Reactions #262. Ethel Baraona Pohl: Parainfrastructures
“¿Have you ever wondered where those lines come from… and where they go?” 
This simple, thoughtful phrase is the opening sequence of Cédric Klapisch’s Paris. In the same way these characters “discover” and wonder about the omniprescence of infrastructure in our cities, reading the latest issue of Quaderns (Parainfrastructures) brings this urban layer to the attention of architects, habitually “sidelined from this action framework.” The contributors to the issue propose a trajectory that points to the fact that, from the early twentieth century, certain architects proposed the creation of mobile infrastructures, with an ephemeral presence in physical space, such as the GATPAC’s “Ciudad del Reposo” project for Barcelona (1931) . Towards the end of the 1960s and throughout the 1970s, avant-garde architects proposed similar approaches, relying on inflatable structures, or, as José Miguel de Prada Poole would say, “inflastructures”.
Nevertheless, economic and urban growth for the past hundred years have revealed a practically invasive presence of infrastructure. The dream that inflastructures could solve problems such as poverty, social exclusion and delinquency was only left as a utopian vision of the future. In his book Los Angeles: The Architecture of Four Ecologies (1971), Reyner Banham  writes about the relationship between architecture and infrastructure by referencing the way its inhabitants coexist with the fragments that make up the city on a daily basis. In this sense, it might be relevant to wonder about the relationship between infrastructure and time, as proposed by Javier García-German, and the way concepts such as obsolescence, urban ecology and parainfrastructures fit into our contemporary view of cities. In this sense, the question would be, can infrastructures be adaptable, mobile, and dynamic? As García-Germán states, we are more likely to find answers to this question once we are able to understand the functioning of our urban ecosystems. According to this view, anticipatory and adaptive strategies will contribute to our understanding of the relationship between architecture and time, and possibly allow for the reuse of obsolete infrastructures, according to the present time. Stan Allen  describes this well when he writes “it is important to think about the real and practical limits of interventions designed within the complex, changing dynamics of the contemporary city.”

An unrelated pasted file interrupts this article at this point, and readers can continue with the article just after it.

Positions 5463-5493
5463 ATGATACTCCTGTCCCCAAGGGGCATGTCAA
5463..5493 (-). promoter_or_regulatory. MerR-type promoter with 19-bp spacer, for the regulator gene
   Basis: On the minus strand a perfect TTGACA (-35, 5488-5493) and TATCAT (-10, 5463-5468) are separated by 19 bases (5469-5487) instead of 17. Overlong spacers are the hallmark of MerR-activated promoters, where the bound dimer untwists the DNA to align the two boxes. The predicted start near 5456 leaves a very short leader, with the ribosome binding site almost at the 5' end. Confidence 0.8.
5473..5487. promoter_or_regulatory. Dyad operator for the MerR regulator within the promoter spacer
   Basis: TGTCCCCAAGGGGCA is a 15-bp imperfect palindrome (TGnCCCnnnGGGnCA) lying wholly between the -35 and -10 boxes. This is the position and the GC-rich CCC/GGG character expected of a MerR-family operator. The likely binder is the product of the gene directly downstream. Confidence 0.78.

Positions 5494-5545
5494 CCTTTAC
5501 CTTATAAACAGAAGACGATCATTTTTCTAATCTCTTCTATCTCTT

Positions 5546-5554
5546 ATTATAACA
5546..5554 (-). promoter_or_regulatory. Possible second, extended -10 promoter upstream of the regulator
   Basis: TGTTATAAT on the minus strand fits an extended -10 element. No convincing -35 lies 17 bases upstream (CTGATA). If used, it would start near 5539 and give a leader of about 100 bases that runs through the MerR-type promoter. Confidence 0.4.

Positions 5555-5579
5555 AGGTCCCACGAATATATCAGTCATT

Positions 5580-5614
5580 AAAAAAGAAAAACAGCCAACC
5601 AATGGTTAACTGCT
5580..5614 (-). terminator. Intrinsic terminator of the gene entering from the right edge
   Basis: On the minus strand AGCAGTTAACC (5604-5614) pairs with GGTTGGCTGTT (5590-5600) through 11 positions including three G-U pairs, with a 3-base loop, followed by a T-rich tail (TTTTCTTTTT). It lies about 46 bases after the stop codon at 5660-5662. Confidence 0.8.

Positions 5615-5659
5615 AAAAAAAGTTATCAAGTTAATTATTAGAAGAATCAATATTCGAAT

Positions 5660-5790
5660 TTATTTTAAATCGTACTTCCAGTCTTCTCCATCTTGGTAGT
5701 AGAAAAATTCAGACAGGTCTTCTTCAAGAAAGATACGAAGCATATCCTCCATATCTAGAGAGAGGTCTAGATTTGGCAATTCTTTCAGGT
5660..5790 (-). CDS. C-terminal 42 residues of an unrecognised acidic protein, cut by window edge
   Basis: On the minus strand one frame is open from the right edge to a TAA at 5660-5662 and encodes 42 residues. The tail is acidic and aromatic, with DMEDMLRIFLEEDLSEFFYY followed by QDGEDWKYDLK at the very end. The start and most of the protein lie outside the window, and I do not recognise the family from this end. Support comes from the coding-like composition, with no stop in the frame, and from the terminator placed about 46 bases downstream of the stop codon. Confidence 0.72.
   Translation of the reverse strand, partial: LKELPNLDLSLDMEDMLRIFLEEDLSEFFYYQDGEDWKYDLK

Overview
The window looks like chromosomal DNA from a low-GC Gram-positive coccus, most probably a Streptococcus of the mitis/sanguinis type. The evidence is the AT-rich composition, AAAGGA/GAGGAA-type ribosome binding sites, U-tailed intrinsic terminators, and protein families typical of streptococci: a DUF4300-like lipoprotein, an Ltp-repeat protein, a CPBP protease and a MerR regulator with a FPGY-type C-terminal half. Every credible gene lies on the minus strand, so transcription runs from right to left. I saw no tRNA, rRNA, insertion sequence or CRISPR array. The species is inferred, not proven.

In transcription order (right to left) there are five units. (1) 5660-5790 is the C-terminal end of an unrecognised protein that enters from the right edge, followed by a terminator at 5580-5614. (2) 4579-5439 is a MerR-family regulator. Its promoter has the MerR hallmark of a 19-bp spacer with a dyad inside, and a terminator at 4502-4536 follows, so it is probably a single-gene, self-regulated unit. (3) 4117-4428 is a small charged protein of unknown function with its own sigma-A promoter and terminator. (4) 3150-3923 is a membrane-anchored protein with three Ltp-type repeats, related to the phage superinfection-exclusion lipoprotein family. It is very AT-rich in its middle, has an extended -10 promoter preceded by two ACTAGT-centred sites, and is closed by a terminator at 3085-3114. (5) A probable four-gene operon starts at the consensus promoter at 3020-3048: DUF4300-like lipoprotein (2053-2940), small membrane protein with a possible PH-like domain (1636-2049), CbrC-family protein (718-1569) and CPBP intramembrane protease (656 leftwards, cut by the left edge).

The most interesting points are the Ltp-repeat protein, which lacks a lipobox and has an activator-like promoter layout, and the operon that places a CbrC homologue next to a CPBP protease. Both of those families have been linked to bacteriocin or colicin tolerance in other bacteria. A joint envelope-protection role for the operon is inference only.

“The ability of architects to transform moments within the web of infrastructure systems is an opportunity to rethink the invisible.”
- Katrna Stoll & Scott lloyd, Infrastructure as Architecture 
Today, various interesting proposals recover the idea of adaptable, mobile, dynamic infrastructures. One example is Paisajes Emergentes’ Airplot, un project that is basically a “critical utopia”, proposing blocking aerial route in an area near London’s Heathrow airport, reclaiming the right of residents to the air space above their properties, in contrast to the “brooding omnipresence in the sky” mentioned by Enrique Ramírez in his essay on Air Control.
David Gissen closes this issue of Quaderns with a text on infrastructure preservation, with the fundamental idea of transforming our understanding of infrastructure and history, through the work of curators, conservationists and historians—not engineers—and thus promote the recovery of existing infrastructures. Still, we think it is important that the concept of parainfrastructures doesn’t solely focus on physical and tectonic infrastructures. Our cities are full of complex invisible infrastructures for communications, information, and even more importantly, relations. The different forms of representing and understanding these networks would provide a point of departure for a more organic understanding of cities through their relational infrastructures.
Ethel Baraona Pohl
 From “París” Cédric Klapisch, 2008
 GATCPAC, « Una ciutat de repòs per a Barcelona », Mirador, 5 novembre 1931, p. 7
 Banham, Reyner. Los Angeles. The Architecture of Four Ecologies. Berkeley, Los Angeles, Londres: University of California Press (1971)
 Allen, Stan. From the Biological to the Geological. Infrastructure as Architecture: Designing Composite Networks. Jovis (2011)
 Scott Lloyd, Katrina Stoll. Infrastructure as Architecture: Designing Composite Networks. Jovis (2011) More information: infrastructureasarchitecture.com